Are coastal protected areas always effective in achieving population recovery for nesting sea turtles?

Nel R, Punt AE, Hughes GR - PLoS ONE (2013)

Turtle nesting areas in South Africa, and study area for the long-term monitoring program, indicating the marine reserves, index and monitoring areas for the 56 km south of the Mozambique border.
© Copyright Policy
Related In: Results  -  Collection

Show All Figures
getmorefigures.php?uid=PMC3643975&req=5

pone-0063525-g001: Turtle nesting areas in South Africa, and study area for the long-term monitoring program, indicating the marine reserves, index and monitoring areas for the 56 km south of the Mozambique border.
Mentions: Conservation actions typically involve implementing nest protection programs, or formally proclaiming coastal or marine protected areas, which may include both inter-nesting and nesting habitat [29]. These measures restrict human access to sea turtles, while also protecting nesting and inter-nesting habitat. Examples of recovering populations as a result of some form of coastal/marine protection include the green turtles (Chelonia mydas) of Aldabra [30], Grande Glorieuse and Europa Islands [31], Ascension Island [32] and Hawaii [33], hawksbill turtles (Eretmochelys imbricata) from the Cousin and Aldabra islands, Seychelles [34], and leatherbacks from French Guiana/Suriname and Gabon [35], the Caribbean [36] and Florida [37]. One of the most extensive coastal and marine conservation programs has been maintained in South Africa, protecting both nesting and non-nesting sea turtle species, their nesting and some of the inter-nesting habitat in a series of coastal and marine protected areas (Figure 1). Interim reviews of the effectiveness of these conservation measures concluded that the program has been a conservation success [38], [39].

Bottom Line: This provides a unique opportunity to evaluate the long-term effect of spatial protection on the abundance of two highly migratory turtle species with different life history characteristics.Although leatherbacks have higher reproductive output per female and comparable remigration periods and hatching success to loggerheads, the leatherback population failed to expand.Conservation areas for migratory species thus require careful design to account for species-specific needs, and need to be monitored to keep track of changing pressures.

View Article: PubMed Central - PubMed

Affiliation: Department of Zoology, Nelson Mandela Metropolitan University, Port Elizabeth, South Africa. Ronel.Nel@nmmu.ac.za

ABSTRACT
Sea turtles are highly migratory and usually dispersed, but aggregate off beaches during the nesting season, rendering them vulnerable to coastal threats. Consequently, coastal Marine Protection Areas (MPAs) have been used to facilitate the recovery of turtle populations, but the effectiveness of these programs is uncertain as most have been operating for less than a single turtle generation (or<20 yr). South Africa, however, hosts one of the longest running conservation programs, protecting nesting loggerhead (Caretta caretta) and leatherback (Dermochelys coriacea) turtles since 1963 in a series of coastal MPAs. This provides a unique opportunity to evaluate the long-term effect of spatial protection on the abundance of two highly migratory turtle species with different life history characteristics. Population responses were assessed by modeling the number of nests over time in an index area (13 km) and an expanded monitoring area (53 km) with varying survey effort. Loggerhead abundance increased dramatically from∼250 to>1700 nests pa (index area) especially over the last decade, while leatherback abundance increased initially∼10 to 70 nests pa (index area), but then stabilized. Although leatherbacks have higher reproductive output per female and comparable remigration periods and hatching success to loggerheads, the leatherback population failed to expand. Our results suggest that coastal MPAs can work but do not guarantee the recovery of sea turtle populations as pressures change over time. Causes considered for the lack of population growth include factors in the MPA (expansion into unmonitored areas or incubation environment) of outside of the MPA (including carrying capacity and fishing mortality). Conservation areas for migratory species thus require careful design to account for species-specific needs, and need to be monitored to keep track of changing pressures.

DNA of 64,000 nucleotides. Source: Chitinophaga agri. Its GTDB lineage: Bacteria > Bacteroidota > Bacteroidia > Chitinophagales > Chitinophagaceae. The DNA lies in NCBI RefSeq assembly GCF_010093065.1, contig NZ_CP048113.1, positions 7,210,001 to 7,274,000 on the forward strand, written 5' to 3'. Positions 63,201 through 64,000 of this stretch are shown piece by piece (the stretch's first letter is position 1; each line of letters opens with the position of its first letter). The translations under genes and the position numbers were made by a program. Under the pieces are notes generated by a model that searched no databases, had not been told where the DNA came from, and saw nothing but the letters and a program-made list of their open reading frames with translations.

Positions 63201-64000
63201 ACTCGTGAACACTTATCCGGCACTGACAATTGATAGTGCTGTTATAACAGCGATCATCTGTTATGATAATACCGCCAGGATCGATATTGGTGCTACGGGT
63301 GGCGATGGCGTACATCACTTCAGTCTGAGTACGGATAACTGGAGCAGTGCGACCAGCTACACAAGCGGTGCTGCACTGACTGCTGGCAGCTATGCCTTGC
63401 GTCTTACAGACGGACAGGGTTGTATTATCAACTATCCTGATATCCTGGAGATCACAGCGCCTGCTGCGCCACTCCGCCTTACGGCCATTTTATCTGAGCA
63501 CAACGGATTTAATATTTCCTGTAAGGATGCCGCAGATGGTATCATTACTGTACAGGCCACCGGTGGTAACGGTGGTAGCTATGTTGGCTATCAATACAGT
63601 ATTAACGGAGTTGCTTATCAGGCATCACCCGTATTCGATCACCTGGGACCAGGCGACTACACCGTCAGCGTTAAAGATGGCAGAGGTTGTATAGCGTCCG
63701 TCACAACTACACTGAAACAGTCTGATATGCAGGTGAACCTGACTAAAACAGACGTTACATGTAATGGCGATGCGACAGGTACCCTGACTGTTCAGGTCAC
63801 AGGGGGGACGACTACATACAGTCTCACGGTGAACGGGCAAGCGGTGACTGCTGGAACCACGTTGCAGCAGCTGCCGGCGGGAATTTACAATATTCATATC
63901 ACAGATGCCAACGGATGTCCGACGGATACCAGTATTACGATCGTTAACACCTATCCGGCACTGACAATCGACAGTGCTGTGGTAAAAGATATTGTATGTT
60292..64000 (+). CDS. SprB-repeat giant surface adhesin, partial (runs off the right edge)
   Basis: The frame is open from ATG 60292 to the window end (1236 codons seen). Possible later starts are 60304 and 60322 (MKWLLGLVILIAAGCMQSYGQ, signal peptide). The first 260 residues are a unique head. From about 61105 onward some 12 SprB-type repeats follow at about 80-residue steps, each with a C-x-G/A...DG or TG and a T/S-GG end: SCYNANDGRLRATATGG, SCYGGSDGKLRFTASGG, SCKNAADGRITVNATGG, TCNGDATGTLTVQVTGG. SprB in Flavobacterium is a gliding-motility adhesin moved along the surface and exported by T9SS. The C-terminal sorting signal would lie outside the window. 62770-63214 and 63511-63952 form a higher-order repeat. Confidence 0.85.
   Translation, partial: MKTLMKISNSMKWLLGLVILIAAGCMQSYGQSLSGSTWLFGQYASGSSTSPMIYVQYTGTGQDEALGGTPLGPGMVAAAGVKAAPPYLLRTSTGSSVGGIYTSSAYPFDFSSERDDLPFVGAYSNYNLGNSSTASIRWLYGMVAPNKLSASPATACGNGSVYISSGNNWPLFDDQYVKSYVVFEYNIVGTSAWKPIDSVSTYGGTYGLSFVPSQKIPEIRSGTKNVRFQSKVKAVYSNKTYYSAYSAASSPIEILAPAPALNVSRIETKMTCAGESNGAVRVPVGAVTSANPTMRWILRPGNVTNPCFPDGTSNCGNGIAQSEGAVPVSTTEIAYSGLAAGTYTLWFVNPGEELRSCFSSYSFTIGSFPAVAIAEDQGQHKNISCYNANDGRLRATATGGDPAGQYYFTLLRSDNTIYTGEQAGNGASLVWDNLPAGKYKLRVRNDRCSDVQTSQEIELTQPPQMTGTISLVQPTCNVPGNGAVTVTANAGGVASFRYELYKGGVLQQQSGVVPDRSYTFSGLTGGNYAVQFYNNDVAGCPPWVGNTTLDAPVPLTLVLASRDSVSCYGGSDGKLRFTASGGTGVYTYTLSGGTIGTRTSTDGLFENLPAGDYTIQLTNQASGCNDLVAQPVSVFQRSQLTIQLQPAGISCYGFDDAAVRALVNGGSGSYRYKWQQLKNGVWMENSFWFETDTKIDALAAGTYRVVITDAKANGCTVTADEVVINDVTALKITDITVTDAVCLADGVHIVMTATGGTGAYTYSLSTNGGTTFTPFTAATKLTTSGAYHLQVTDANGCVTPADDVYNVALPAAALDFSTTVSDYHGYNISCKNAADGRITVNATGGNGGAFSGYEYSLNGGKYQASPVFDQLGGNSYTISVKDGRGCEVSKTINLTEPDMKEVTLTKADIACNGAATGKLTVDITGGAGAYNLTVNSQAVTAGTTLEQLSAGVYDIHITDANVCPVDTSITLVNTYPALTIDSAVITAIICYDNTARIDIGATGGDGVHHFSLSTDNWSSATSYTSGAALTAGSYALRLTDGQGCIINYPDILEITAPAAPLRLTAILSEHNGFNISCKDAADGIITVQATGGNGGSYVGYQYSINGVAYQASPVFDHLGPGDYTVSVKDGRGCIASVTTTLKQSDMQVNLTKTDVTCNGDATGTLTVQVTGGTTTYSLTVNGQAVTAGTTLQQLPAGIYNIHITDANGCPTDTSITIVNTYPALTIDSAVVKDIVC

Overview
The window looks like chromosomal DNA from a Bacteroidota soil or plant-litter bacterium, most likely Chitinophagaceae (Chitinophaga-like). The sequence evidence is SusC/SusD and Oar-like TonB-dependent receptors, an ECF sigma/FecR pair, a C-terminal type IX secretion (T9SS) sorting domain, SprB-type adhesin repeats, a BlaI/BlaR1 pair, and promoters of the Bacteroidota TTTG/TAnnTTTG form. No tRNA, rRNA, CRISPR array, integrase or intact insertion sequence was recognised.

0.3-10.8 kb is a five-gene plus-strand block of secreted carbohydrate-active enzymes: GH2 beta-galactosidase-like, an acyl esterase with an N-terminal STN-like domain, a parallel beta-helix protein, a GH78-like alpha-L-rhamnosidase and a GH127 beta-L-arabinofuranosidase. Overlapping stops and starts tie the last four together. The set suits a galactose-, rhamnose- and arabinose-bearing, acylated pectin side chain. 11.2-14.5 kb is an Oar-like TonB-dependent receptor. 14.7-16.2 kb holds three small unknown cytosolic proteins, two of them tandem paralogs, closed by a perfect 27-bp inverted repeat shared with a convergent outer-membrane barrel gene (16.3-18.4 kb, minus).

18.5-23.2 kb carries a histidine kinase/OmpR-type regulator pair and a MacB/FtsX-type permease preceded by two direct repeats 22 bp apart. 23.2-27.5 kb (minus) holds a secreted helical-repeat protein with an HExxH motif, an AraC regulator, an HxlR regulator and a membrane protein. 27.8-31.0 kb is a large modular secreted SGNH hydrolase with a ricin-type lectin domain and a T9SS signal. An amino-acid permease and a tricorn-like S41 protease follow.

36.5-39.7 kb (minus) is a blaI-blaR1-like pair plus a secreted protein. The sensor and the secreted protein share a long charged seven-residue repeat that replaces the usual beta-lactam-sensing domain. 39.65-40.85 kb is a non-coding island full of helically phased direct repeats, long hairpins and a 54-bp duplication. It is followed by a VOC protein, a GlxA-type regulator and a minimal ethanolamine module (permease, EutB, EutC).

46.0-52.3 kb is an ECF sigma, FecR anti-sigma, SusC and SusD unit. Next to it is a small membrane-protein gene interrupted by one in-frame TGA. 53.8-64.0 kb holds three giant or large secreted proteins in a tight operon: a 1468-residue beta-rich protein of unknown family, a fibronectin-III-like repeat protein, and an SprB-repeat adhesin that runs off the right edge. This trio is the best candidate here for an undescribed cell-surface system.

Show MeSH
Related in: MedlinePlus